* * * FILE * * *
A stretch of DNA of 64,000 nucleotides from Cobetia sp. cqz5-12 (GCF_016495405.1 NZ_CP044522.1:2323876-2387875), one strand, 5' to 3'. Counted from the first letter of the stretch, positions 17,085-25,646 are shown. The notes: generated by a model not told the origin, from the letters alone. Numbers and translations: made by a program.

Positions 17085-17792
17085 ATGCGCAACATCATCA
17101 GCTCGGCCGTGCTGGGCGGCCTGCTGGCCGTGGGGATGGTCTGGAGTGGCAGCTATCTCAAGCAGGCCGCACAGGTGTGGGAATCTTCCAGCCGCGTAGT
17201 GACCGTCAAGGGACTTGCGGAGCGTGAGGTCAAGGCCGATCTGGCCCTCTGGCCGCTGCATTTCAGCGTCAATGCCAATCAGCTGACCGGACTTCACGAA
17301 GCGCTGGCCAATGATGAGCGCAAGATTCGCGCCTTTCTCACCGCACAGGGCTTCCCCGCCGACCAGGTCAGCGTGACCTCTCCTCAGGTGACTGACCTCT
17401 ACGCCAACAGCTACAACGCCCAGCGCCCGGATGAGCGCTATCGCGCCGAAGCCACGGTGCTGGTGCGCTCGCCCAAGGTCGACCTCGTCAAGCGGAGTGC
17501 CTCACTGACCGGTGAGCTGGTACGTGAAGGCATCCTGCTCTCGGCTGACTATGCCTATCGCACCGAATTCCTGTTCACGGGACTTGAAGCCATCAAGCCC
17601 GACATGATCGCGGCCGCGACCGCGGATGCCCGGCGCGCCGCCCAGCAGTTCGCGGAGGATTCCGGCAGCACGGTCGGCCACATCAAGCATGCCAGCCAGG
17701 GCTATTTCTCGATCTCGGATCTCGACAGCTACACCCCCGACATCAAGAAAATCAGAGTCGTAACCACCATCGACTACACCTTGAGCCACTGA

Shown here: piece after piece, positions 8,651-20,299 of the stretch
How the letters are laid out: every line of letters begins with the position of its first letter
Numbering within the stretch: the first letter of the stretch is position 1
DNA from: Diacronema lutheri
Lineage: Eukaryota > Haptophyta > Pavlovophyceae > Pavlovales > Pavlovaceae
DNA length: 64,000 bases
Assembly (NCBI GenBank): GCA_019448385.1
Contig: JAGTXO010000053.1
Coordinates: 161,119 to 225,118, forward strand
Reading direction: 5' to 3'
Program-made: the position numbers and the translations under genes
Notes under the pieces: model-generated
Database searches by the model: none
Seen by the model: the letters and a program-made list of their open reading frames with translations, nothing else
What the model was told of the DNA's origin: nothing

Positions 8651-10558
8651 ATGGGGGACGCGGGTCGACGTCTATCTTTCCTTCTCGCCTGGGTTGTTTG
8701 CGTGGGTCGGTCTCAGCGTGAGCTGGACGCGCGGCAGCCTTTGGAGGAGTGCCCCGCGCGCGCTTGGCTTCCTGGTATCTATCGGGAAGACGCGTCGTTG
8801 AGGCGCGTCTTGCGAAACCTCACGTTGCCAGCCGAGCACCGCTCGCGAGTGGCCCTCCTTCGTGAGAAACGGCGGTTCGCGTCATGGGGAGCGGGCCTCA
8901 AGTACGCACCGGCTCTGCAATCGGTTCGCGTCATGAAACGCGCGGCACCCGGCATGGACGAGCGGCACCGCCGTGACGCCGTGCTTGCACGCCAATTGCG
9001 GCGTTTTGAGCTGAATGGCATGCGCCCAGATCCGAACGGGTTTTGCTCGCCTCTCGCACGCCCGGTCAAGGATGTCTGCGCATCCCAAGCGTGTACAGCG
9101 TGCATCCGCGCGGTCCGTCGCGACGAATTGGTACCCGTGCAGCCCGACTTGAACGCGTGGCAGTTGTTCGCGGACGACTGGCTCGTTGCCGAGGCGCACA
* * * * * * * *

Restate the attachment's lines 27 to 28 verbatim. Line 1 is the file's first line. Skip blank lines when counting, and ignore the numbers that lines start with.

8651 ATGGGGGACGCGGGTCGACGTCTATCTTTCCTTCTCGCCTGGGTTGTTTG
8701 CGTGGGTCGGTCTCAGCGTGAGCTGGACGCGCGGCAGCCTTTGGAGGAGTGCCCCGCGCGCGCTTGGCTTCCTGGTATCTATCGGGAAGACGCGTCGTTG